Swimming In The Cultural Soup – How An Advertiser Navigates
Is it a symptom of the way in which things that used to take a while to unpack and develop now seem to happen and cease to happen in such a compacted amount of time? Fashions trend and break and fracture and are taken up, reiterated, and exhausted, before you can ever really get a sense of what they are, or more likely were. The buzzword being attached to it all is atemporality – an idea designed to capture the sense of how a morass of cultural artifacts sit cheek by jowl with each other, regardless of when they were produced, which are all having some kind of metatextual cross-pollenation of a conversation. Things and their linear development is not such a clear cut straight line from influence to influenced anymore.
It started with remix culture. It continued with remake culture. Or could it be when the Mods took those soul records they loved and filtered them through the lens of a punk attitude to making music? Or maybe not – maybe it was way before that, with the Rolling Stones and Led Zeppelin taking Willie Dixon and turning the blues inside out and forging ahead with rock and roll. But wait, what about the jazz musicians who riffed on the classics and distorted them through the wild parps and tweets of screaming trumpets and mellifluous saxophones? Buddy Bolden as pioneer. Or how about the myths of Arthur and the Grail romances reparsing Peredur and Mabinogion? You get the point. But the idea is that development is more compressed.
William Gibson and Warren Ellis have both been writing fiction of next Tuesday – a just round the corner iteration of science fiction that tries to deal with the future in a world where things change so quickly as to make predictive fiction redundant. Science fiction becomes a medium through which current society can be explored; something it has arguably always done since the early pioneers of the form.
Witch House gave us dance music turned entropy study, with decayed beats and decaying soundwaves grinding against each other on abandoned dancefloors – head music that whispers to the hips. It fed into hauntological music which gives us the step after the decay where we move around through musical landscapes where the spirit of old music haunts what we are listening to. The past and the present pass through each other like different times co-existing in the same space.
What does this mean for someone trying to advertise or sell a product? How do you navigate a landscape where history is strewn around amidst the wreckage of possible futures? We have no more binary either/or dialectics; everything is, instead, super-positional, with alternative realities all demanding attention.
Well, if the past and the present and the future coexist in the same notional space then you have to hit all those buttons, right? You have to create something that speaks to the nostalgia while promising the future and commenting on the present. The internet creates a space where generational distinctions are not so much the defining barrier that separates people out, it is more choice of platform or ability to access. Which walled garden have you found the key for, and what secret language have you learned to speak?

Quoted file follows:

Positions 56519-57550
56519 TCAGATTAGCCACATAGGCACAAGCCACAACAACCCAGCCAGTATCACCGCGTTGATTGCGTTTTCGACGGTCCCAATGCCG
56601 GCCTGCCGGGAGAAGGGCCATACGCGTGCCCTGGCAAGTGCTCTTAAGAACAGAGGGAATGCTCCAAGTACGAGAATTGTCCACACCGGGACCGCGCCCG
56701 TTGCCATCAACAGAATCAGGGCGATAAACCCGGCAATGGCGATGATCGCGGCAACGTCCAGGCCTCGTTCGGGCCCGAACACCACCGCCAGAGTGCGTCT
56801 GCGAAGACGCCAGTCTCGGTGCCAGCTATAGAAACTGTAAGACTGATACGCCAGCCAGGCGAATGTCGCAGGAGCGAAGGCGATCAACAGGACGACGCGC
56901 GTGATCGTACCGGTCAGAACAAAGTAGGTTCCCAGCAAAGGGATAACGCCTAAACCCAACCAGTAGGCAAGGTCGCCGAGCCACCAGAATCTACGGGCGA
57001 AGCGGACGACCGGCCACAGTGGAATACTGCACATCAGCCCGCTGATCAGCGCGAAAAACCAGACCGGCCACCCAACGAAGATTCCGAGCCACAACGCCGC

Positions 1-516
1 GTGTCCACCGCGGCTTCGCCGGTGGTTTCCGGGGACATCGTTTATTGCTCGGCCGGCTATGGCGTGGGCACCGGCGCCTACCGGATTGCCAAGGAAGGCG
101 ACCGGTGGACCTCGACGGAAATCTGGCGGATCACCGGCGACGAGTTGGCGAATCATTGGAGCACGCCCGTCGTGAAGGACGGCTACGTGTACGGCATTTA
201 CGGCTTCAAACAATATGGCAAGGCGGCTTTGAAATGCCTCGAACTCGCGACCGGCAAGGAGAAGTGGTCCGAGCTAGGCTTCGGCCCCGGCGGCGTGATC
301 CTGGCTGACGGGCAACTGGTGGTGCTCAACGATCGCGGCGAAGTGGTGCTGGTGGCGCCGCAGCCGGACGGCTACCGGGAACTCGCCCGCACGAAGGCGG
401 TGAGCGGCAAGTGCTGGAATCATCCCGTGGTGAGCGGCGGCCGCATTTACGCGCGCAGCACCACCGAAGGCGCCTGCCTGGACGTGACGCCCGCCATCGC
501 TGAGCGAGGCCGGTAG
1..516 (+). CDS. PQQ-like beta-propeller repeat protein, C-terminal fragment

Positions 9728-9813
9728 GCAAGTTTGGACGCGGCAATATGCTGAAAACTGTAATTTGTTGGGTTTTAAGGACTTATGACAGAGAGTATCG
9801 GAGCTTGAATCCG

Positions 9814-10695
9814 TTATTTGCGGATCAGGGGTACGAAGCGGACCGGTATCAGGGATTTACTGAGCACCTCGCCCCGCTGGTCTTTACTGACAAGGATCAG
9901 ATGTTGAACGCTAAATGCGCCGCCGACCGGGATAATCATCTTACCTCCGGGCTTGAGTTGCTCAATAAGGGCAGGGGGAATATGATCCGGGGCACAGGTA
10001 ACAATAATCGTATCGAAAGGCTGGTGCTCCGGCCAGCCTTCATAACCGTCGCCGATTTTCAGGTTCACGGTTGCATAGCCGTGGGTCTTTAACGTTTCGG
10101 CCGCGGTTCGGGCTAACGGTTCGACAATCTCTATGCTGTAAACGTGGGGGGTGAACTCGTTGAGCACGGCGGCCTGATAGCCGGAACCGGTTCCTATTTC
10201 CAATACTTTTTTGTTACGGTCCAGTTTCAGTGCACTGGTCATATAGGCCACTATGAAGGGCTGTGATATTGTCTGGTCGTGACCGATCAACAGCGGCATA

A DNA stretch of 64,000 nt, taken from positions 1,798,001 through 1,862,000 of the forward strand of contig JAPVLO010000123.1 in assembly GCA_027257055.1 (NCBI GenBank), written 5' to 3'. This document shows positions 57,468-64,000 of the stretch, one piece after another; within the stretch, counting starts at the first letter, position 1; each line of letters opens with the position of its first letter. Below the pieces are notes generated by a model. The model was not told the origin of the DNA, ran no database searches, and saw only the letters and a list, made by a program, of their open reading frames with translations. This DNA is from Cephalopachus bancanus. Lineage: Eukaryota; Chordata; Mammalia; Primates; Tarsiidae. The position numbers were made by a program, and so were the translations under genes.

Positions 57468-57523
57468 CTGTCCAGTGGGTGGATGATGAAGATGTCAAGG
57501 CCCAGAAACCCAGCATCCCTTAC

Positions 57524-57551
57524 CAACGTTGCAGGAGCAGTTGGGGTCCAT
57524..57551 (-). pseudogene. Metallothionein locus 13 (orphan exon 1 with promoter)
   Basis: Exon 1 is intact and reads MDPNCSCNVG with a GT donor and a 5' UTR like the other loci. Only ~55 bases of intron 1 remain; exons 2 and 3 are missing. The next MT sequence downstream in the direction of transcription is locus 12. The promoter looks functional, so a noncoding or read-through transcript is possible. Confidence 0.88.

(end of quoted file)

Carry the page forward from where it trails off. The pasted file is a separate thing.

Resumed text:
It is true that there are cross-cultural truths which underpin all of these sub-cultures and niche groups, but there are also markers which you have to learn in order to communicate with your target audience. What is their viewpoint? Being able to adopt that particular beingness and to travel through that metaphorical country as if you were a native is a useful chameleon ability, translate that into your advertising and that means you can have a product that is adaptable to whatever environment you introduce it to. A wordpress site or a Joomla site can be adapted to whatever purpose you see fit, but only because you have the rules laid out for how to use the tools which you have been given. Advertising is the same – just because the window dressing is altered it doesn’t mean the window itself is any different.
A lot of the cultural commentary trying to make sense of the rapid fire culture we appear to be in is disregarding the fact that culture has always been this way – there are no clean cut delineations from one period to the next and from one trend to the next, and there are many different aesthetics that coexist within the same period that are trying to recapture and interrogate the past, describe the present, and put forward the idea of a possible future. Advertising is part of this conversation, and now, perhaps more than at any other time, the creative arts and advertising are closer than they have ever been. The arts drive advertising into new territory, and sometimes advertising leads the way. How your soup tastes is totally down to you; you have a lot more to pick from since the internet dug everything up and warehoused and indexed things. Is it the Alexandrian Library? Probably not. Is there a lot of noise? Sure. Are the possibilities endless? Yes, as they always were.